We strongly encourage people to take part in this online consultation and to answer the questions as they see fit. We are publishing our answers to a selection of questions on the consultation as a reference for people and to explain our reasons for opposing the PSPO clearly. Please feel free to use our answers as a framework for your own responses

 

Do you support the use of a Public Space Protection Order to introduce No Alcohol Zones in the areas outlined above? (This would include streets, green areas and other public areas but not public houses, licensed premises or pavement cafes)

No

This proposal would give public officials and police officers a summary power that would be open to potential misuse if there were not clear guidelines attached and I would be concerned that enforcement action would be targeted at vulnerable groups of people and leave them open to criminalisation/marginalisation. Would a police officer challenge a family picnic where Prosecco was being drunk or would they target a group of vulnerably-housed people who were drinking canned lager instead? Any intervention or enforcement action should always be directed only at people whose actions are causing genuine harm to others, not arbitrarily.

Do you support the use of a Public Space Protection Order to deter people using or carrying items used to administer Legal Highs in public spaces in the area marked on the map

Don’t know.

Once again, any behaviour that causes alarm and harassment or distress to others should be dealt with appropriately and proportionately whether it is influenced by legal highs, illegal drugs or alcohol. I believe the resources of the police and local authority should be directed towards individuals that cause genuine harm to other people and that persons whose behaviour is not causing harm should not be a priority for enforcement. People who are not causing harm should not face enforcement action.

I am concerned about the impact of this measure against vulnerable people leading to criminalisation and marginalisation. The police and local authority have adequate powers to use against people whose behaviour causes alarm/harassment or distress towards other people. They can also use CPNs (Community Protection Notices) to target individuals whose behaviour is having a detrimental effect upon other people. I believe that a targeted approach, based on harm reduction and providing appropriate support to persons with addiction/mental health problems, is much better than blanket ban provisions of the sort proposed.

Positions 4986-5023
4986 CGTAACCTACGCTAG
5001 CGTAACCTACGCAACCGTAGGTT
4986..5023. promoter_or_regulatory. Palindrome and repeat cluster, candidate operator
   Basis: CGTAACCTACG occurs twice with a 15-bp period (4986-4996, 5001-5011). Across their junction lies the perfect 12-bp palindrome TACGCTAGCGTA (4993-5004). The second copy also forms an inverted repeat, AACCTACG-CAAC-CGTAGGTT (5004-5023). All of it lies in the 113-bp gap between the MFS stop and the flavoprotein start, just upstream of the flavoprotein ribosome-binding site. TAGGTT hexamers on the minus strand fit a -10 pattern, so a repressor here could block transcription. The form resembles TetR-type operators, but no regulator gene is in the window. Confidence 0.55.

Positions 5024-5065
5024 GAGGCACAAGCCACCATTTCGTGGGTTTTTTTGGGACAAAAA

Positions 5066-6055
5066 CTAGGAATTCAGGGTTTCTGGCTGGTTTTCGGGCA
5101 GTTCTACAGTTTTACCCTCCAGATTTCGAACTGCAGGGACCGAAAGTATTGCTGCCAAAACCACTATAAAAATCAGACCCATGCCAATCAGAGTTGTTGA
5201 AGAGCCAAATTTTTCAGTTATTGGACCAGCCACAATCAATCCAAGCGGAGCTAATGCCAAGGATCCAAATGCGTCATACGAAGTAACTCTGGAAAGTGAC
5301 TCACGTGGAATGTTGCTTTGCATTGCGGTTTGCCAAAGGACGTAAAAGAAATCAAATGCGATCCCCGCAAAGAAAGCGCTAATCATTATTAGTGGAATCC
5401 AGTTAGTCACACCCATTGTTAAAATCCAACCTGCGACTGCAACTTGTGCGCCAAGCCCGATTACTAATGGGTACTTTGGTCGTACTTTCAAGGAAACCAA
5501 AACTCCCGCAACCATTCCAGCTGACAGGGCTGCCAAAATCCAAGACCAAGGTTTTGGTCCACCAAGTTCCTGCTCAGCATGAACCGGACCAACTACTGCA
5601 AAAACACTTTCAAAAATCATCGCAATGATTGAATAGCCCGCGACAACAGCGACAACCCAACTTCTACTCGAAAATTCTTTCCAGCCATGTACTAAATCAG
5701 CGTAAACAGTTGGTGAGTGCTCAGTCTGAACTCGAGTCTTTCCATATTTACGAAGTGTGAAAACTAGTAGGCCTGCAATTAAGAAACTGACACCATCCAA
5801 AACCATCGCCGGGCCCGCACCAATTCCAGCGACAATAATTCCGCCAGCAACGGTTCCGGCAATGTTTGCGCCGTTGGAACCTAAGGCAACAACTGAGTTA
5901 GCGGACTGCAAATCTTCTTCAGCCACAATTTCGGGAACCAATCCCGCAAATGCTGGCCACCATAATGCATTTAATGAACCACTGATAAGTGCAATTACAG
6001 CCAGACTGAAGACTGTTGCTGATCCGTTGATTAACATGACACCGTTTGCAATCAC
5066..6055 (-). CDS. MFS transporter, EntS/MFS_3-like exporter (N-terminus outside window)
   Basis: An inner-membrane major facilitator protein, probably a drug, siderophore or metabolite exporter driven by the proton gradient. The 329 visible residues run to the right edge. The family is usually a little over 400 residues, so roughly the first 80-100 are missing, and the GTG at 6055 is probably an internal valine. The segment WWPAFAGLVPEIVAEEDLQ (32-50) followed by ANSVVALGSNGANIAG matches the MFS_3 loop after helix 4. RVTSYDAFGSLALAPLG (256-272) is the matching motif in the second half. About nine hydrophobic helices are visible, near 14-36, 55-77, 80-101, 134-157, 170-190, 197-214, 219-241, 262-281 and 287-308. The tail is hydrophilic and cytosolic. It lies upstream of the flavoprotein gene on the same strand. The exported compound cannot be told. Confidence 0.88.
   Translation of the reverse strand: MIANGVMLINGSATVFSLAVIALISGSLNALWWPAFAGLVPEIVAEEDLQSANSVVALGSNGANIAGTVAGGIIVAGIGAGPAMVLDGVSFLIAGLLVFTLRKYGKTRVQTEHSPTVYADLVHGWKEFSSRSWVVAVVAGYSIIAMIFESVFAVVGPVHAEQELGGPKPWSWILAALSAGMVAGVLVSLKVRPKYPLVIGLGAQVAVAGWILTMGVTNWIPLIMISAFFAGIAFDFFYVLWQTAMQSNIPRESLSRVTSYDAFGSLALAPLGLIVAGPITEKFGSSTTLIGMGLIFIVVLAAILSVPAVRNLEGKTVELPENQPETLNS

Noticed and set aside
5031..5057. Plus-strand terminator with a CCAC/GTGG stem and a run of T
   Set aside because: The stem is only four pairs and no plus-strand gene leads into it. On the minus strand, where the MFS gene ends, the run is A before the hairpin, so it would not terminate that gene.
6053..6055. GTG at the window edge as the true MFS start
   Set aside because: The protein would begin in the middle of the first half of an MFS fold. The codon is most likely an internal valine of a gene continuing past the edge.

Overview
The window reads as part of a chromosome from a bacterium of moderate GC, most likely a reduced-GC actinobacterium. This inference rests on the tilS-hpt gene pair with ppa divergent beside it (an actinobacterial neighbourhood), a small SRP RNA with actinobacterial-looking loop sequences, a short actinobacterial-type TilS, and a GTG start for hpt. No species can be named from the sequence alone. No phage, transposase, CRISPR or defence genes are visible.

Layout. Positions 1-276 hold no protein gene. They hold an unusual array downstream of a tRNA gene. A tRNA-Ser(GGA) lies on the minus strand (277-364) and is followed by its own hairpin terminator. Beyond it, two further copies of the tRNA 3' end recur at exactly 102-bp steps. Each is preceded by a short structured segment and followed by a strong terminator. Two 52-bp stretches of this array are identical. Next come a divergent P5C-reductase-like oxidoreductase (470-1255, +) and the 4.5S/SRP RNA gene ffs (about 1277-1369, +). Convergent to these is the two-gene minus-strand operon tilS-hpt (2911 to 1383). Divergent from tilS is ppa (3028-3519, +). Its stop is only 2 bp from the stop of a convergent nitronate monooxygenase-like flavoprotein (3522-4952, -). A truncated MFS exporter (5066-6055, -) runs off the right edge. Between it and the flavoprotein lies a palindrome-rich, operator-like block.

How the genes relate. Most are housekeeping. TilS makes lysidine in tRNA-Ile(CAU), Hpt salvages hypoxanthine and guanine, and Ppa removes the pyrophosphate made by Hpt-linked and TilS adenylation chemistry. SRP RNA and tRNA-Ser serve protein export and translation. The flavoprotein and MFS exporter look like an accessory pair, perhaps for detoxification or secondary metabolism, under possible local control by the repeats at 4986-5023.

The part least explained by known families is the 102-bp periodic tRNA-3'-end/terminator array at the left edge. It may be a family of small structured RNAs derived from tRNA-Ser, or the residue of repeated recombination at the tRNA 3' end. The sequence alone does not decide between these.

Do you support the use of a Public Space Protection Order to deter people lying or sleeping in public spaces without prior permission in the area marked on the map?

It shouldn’t be necessary to complete an online survey to explain why these proposals are not only wrong, but also highly unethical. People who sleep rough are amongst the most vulnerable members of our society and subject to violence, harassment alongside the many other difficulties they face on a daily basis. Many choose to sleep in well lit public places because they feel safer there and are amongst people they know. Criminalising rough sleeping in the defined area may well cause people to find other, less safe areas where they could be subject to assault and victimisation. Furthermore, there is no evidence that coercive measures are an effective way of getting people to engage with support services. Some people might ‘choose’ to sleep rough because they feel unsafe in their temporary accommodation or because they are trying to get away from people who are using drugs or alcohol. There is absolutely no justification for enacting a PSPO which incorporates rough sleeping. The local authority should concentrate on providing adequate support services for all people, but even if there were safe and available beds for all homeless people (there aren’t), it would still be unethical and, unlawful, to criminalise people for sleeping rough.

Do you support the use of a Public Space Protection Order to deter the unauthorised collecting of money in public spaces and streets in the area marked on the map?

The vast majority of people who beg are vulnerable and destitute and are begging in order to survive. Whilst I don’t give money to people who beg I always offer to buy them food and have positive interactions with people begging who have always been grateful for someone interacting with them in a kind and non-judgemental way. I would not support coercive action taken against vulnerable people for begging in a way that doesn’t cause any harm to other people.

These measures will clearly affect the most vulnerable and should not be included in the PSPO. People asking for food or money because of desperate poverty should not face criminalisation and punitive fines that they could not reasonably be expected to pay. The proposed measure is ‘catch-all’ in nature by incorporating ‘verbal, non-verbal or written requests’. This will affect people who cause no harm or interference to other people. Enforcement action should only ever be directed against persons who behave in a way that causes alarm, harassment and distress to other people. Adequate powers to deal with this already exist.